ADHD Study: Could Tylenol Cause ADHD?
Tylenol, the most popular over the counter pain medication, is in the headlines again. The last time the product was questioned was in June 2012 when it was rapidly pulled from shelves during a recall. That recall was due to leached pesticides, particles of wood and metal, infectious bacteria, and lets not forget that strange moldy and musty scent.
To be fair, it isn’t exclusively Tylenol that the recent study conducted blames on ADHD, but all medications that contain acetaminophen.
Acetaminophen is the active ingredient in Tylenol and Panadol and is also present in Excedrin, among other common pain relievers. But, because Tylenol is used by more than 50 percent of pregnant women, Tylenol came under fire.
Although this drug has passed FDA standards decades ago, and pregnant women have been told it is safe, it appears that may not be altogether correct. A study published on Monday by the journal JAMA Pediatrics that studied 64,322 live-born children and mothers enrolled in the Danish National Birth Cohort during 1996-2002 has found that it is linked to attention deficit hyperactivity disorder – ADHD.
ADHD is one of the most common childhood disorders. Symptoms include difficulties staying focused and paying attention, difficulty controlling behavior, and hyperactivity. It is generally treated with stimulant drugs that are prescribed by physicians such as Adderall and Ritalin. There are many others, however, these are the most common.
Data suggests that acetaminophen is a hormone disruptor, and abnormal hormonal exposures in pregnancy may influence fetal brain development.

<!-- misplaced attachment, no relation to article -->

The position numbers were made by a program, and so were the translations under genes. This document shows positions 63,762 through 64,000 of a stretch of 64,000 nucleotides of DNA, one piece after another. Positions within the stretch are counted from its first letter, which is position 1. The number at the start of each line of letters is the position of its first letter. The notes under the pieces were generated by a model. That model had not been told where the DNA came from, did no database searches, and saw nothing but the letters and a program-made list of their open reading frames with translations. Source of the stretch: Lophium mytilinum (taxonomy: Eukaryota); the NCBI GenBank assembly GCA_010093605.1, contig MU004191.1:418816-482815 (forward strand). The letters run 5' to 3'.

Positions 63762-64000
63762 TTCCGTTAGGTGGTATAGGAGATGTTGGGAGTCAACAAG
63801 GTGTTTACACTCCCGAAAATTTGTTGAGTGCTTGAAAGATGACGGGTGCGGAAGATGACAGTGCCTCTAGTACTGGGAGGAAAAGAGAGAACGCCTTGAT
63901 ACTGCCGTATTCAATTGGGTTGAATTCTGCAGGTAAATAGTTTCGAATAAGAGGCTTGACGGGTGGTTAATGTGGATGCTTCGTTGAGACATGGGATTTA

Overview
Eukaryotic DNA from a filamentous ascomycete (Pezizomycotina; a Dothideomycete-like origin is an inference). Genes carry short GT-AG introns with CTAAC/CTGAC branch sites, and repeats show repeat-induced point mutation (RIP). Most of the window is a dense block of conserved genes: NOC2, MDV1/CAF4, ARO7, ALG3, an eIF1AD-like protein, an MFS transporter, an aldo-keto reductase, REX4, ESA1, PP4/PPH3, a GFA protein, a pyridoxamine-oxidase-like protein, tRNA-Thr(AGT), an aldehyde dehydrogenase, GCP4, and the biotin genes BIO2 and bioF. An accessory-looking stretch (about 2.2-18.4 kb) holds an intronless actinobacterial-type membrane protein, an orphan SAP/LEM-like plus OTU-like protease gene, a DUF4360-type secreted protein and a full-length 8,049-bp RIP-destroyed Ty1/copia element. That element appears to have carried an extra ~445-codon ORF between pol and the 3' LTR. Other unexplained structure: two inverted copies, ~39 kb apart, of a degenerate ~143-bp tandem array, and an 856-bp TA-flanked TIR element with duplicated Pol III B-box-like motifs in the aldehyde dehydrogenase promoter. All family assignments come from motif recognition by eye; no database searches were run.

That study has shown that the probability of a child developing ADHD symptoms severe enough to require medication increased by 63 percent when the mother took acetaminophen during the last two trimesters of pregnancy.
When acetaminophen was used during the third trimester exclusively, the likelihood of ADHD rose to around 28 percent. The lowest risk came when pregnant women used it during their first trimester only.
However, for pregnant women, the study underscores that even when a medication is billed as safe, the safest route is to take it as rarely as possible and at the lowest effective dose, said UCLA obstetrician Dr. Daniel Kahn, a maternal-fetal health specialist who was not involved in the study.
“This highlights the point that the lowest exposure is always the best, for any agent,” Kahn said. He advises his pregnant patients to “use as little as possible to meet your needs, and if you’re having unmet needs beyond that, we need to talk about it.”
He also commented that these findings won’t hinder his recommendation of acetaminophen for pain altogether.
“It certainly wouldn’t stop me from treating a fever,” he said, noting that unchecked fevers have been associated with a number of poor health outcomes in babies, including lowered IQs.
I would think that is a decision best left to the pregnant mothers.
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